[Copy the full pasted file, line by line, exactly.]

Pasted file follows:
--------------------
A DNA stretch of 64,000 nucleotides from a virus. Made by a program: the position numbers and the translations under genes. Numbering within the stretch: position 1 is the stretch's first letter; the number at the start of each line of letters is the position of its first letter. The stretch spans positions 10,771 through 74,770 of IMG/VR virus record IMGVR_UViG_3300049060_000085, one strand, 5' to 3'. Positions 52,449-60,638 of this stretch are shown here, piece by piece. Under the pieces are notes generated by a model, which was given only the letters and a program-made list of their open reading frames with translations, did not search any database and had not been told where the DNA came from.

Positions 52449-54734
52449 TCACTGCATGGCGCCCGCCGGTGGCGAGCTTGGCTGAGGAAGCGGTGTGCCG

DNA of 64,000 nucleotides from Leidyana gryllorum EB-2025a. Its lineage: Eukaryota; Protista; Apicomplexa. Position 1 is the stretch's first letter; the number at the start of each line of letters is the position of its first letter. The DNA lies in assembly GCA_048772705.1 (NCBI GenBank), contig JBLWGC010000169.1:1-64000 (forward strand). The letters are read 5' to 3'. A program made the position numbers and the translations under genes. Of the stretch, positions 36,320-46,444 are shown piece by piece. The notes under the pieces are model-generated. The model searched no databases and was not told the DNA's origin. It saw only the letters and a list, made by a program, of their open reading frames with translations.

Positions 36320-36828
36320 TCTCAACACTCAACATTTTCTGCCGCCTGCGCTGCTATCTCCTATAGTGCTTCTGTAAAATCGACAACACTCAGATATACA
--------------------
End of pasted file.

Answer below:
A DNA stretch of 64,000 nucleotides from a virus. Made by a program: the position numbers and the translations under genes. Numbering within the stretch: position 1 is the stretch's first letter; the number at the start of each line of letters is the position of its first letter. The stretch spans positions 10,771 through 74,770 of IMG/VR virus record IMGVR_UViG_3300049060_000085, one strand, 5' to 3'. Positions 52,449-60,638 of this stretch are shown here, piece by piece. Under the pieces are notes generated by a model, which was given only the letters and a program-made list of their open reading frames with translations, did not search any database and had not been told where the DNA came from.

Positions 52449-54734
52449 TCACTGCATGGCGCCCGCCGGTGGCGAGCTTGGCTGAGGAAGCGGTGTGCCG

DNA of 64,000 nucleotides from Leidyana gryllorum EB-2025a. Its lineage: Eukaryota; Protista; Apicomplexa. Position 1 is the stretch's first letter; the number at the start of each line of letters is the position of its first letter. The DNA lies in assembly GCA_048772705.1 (NCBI GenBank), contig JBLWGC010000169.1:1-64000 (forward strand). The letters are read 5' to 3'. A program made the position numbers and the translations under genes. Of the stretch, positions 36,320-46,444 are shown piece by piece. The notes under the pieces are model-generated. The model searched no databases and was not told the DNA's origin. It saw only the letters and a list, made by a program, of their open reading frames with translations.

Positions 36320-36828
36320 TCTCAACACTCAACATTTTCTGCCGCCTGCGCTGCTATCTCCTATAGTGCTTCTGTAAAATCGACAACACTCAGATATACA